Ever Wonder Why You Don't Hear "Happy Birthday" Song in Movies or on TV?

09/03/2015 | Class Actions/Mass Torts

"Happy Birthday to You" has been copyrighted since 1935 and Warner Music Group has owned rights to the song since 1988.  The tune was first written as "Good Morning to All" in 1893 by two sisters from Louisville, Kentucky, Mildred and Patty Hill.  The lyrics then morphed into "Happy Birthday to You" with the earliest version entitled "Good Morning and Birthday Song" being recorded in a 1922 song book. 

A lawsuit has been filed in federal court in Los Angeles to remove the copyright from the song, making it public domain.  The lawsuit was brought by a group of independent artists and they cite the 1922 publication as evidence the song should be free from copyright.  1922 was the last year of the public-domain era.  Under the laws of the time anything published without a copyright notice would mean any copyright has been forfeited.  In addition, a 1998 law states anything published before 1923 is public domain.  Warner argues this 1922 publication was invalid because it was not authorized by the songs creators, the Hill sisters.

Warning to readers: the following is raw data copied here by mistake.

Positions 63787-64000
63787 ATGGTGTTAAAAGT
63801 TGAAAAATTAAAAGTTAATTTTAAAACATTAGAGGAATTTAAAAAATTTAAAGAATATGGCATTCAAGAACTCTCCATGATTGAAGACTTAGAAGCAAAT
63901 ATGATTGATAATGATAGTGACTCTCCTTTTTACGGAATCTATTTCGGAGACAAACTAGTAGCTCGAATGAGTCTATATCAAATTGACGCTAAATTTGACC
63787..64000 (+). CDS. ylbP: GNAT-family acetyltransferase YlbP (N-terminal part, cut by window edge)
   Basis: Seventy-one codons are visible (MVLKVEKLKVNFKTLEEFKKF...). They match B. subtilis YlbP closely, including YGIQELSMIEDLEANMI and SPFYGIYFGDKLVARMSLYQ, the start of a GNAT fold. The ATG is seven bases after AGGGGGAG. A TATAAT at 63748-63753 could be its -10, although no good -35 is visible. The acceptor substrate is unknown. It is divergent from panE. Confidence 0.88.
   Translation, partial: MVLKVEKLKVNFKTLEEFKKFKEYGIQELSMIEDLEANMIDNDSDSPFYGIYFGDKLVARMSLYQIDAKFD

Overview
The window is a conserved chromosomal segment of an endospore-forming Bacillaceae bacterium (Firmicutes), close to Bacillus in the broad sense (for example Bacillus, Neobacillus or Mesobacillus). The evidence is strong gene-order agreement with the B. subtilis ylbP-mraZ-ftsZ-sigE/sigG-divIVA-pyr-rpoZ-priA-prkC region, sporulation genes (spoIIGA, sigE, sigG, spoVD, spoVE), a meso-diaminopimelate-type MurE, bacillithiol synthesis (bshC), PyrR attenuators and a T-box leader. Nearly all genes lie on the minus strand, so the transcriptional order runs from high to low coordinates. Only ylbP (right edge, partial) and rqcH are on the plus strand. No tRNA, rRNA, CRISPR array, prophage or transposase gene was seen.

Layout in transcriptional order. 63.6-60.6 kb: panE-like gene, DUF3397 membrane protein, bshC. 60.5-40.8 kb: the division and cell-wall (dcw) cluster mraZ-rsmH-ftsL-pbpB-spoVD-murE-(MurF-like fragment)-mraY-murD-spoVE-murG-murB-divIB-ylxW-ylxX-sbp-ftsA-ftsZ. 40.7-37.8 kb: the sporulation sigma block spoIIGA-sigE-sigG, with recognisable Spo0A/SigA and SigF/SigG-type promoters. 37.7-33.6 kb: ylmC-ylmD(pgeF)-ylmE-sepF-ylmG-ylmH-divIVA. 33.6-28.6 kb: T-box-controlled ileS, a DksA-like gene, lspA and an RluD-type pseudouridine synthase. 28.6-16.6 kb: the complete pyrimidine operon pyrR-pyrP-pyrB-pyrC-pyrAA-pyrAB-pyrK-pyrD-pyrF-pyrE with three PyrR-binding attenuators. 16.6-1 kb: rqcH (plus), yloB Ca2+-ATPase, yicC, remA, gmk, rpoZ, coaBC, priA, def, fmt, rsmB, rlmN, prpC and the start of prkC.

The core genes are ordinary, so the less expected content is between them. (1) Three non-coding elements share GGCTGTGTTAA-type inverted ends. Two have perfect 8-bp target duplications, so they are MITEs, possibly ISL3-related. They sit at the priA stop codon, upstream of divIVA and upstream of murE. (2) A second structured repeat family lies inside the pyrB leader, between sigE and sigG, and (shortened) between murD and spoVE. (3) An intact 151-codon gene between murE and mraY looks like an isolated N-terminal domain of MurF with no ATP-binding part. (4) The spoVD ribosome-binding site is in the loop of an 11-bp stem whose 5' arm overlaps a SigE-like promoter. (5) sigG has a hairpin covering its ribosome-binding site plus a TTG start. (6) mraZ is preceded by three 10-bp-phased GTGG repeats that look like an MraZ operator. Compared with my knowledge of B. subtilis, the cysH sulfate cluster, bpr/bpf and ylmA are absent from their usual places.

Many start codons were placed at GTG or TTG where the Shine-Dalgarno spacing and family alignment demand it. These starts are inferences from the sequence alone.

Soon after the lyrics morphed from "Good Morning" to "Happy Birthday" the song became a phenomenon.  It was used in movies and singing telegrams in the 1930s.  In 1933 the song appeared in Irving Berlin's "As Thousands Cheer" and a lawsuit was filed, leading to the 1935 copyright.  The first copyright was registered to Clayton F. Summy Company, the Hill sisters' publisher.  Ownership of the copyright changed hands several times until Warner acquired it in 1988. 

Because the song is copyrighted it is considered private property, that of Warner Music Group, and anyone who uses the song must pay Warner a licensing fee.  If the federal judge rules the copyright should be removed, Warner will lose millions from those fees.  Some estimates indicate the song generates about $2 million in licensing fees each year, mostly from its use in TV and movies.  This explains why the song is often replaced in moves and TV shows, often with "For He's a Jolly Good Fellow," so the makers of movies and TV shows do not have to pay the licensing fee. 

The lawsuit seeks class action status, and seeks to make the song public domain and for Warner to return licensing fees dating back to 2009.  Plaintiffs in the suit claim Patty Hill wanted to give "Happy Birthday to You" to the public and removing the copyright would give it back.  If the judge does not remove the copyright it will remain until 2030 when presumably, it will be renewed. 

Recently, a professor at the University of Louisville found a manuscript of the song at the University, dating back to the early 1890's and still entitled "Good Morning to All."  The manuscript had been donated to the University in the 1950's by the Speed family.  It was cataloged but then lost.  It was found in a file cabinet in the University's Music Library.